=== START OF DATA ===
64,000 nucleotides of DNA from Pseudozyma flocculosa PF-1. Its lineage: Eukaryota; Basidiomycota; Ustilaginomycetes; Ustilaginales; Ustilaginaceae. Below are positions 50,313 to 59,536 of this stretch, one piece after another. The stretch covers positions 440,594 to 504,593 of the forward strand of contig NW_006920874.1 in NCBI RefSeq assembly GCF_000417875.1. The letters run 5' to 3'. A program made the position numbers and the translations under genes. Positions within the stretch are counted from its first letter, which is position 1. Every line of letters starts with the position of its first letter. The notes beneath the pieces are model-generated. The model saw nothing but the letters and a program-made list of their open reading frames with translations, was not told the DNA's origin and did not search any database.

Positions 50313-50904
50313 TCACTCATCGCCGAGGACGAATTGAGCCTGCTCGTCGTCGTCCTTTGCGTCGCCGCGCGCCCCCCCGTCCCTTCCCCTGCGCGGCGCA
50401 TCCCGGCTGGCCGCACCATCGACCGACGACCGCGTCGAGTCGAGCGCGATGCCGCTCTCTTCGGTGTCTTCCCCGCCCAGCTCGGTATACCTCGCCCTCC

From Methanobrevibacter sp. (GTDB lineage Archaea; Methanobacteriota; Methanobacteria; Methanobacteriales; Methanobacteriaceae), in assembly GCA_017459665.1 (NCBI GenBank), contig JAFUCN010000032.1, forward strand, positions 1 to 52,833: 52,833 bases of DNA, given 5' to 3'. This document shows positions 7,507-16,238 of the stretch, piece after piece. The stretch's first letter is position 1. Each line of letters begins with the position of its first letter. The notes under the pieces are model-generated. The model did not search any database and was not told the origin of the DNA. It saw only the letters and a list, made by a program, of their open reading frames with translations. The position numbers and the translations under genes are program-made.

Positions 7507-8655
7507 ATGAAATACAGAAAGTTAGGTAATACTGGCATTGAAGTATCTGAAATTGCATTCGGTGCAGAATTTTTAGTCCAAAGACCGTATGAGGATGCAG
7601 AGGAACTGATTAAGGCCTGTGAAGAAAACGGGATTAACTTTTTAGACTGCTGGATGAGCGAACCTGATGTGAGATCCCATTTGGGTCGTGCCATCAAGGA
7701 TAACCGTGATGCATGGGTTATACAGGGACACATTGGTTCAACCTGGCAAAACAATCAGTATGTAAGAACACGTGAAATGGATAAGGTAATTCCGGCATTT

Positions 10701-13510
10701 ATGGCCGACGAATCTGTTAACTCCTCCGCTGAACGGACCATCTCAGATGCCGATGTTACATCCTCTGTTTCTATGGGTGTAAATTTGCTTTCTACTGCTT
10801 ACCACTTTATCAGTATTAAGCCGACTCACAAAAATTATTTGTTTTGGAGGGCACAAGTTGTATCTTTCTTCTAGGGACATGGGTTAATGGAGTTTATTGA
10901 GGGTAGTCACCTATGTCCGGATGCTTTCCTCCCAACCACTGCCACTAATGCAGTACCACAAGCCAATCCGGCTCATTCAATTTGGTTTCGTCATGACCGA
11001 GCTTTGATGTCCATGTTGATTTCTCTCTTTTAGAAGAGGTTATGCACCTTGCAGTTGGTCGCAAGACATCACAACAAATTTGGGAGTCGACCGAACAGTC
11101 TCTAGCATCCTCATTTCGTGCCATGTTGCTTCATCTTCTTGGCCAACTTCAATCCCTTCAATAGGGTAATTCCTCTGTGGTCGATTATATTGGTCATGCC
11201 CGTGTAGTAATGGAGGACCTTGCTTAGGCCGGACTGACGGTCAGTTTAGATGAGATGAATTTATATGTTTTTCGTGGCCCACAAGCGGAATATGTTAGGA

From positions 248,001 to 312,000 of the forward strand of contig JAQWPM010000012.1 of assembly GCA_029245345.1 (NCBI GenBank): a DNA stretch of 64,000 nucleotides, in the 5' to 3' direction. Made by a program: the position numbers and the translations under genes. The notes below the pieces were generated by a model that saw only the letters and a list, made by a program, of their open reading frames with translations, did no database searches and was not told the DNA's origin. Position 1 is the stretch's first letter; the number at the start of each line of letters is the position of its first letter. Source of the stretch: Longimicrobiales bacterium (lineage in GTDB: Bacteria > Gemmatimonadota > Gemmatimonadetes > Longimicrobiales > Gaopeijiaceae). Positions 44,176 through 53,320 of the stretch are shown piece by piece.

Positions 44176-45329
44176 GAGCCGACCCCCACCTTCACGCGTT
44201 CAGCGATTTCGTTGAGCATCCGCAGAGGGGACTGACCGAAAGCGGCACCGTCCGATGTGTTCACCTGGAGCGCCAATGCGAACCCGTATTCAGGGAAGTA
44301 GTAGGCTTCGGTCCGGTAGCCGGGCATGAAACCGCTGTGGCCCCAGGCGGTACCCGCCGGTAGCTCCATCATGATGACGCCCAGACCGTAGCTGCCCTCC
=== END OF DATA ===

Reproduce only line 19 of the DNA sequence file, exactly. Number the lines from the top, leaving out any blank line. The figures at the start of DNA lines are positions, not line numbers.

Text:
44176 GAGCCGACCCCCACCTTCACGCGTT